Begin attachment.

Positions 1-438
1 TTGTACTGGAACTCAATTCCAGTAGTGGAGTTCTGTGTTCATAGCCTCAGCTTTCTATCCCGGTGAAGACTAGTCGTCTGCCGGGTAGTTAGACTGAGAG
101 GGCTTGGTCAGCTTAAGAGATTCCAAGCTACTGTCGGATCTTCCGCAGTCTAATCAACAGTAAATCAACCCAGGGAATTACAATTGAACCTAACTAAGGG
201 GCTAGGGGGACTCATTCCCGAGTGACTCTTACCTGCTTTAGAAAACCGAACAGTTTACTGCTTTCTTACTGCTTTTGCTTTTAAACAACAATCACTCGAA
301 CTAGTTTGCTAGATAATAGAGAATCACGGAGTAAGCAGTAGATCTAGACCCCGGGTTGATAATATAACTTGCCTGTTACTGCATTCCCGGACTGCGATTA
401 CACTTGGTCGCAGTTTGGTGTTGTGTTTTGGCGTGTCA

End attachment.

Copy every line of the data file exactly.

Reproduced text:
Positions 1-438
1 TTGTACTGGAACTCAATTCCAGTAGTGGAGTTCTGTGTTCATAGCCTCAGCTTTCTATCCCGGTGAAGACTAGTCGTCTGCCGGGTAGTTAGACTGAGAG
101 GGCTTGGTCAGCTTAAGAGATTCCAAGCTACTGTCGGATCTTCCGCAGTCTAATCAACAGTAAATCAACCCAGGGAATTACAATTGAACCTAACTAAGGG
201 GCTAGGGGGACTCATTCCCGAGTGACTCTTACCTGCTTTAGAAAACCGAACAGTTTACTGCTTTCTTACTGCTTTTGCTTTTAAACAACAATCACTCGAA
301 CTAGTTTGCTAGATAATAGAGAATCACGGAGTAAGCAGTAGATCTAGACCCCGGGTTGATAATATAACTTGCCTGTTACTGCATTCCCGGACTGCGATTA
401 CACTTGGTCGCAGTTTGGTGTTGTGTTTTGGCGTGTCA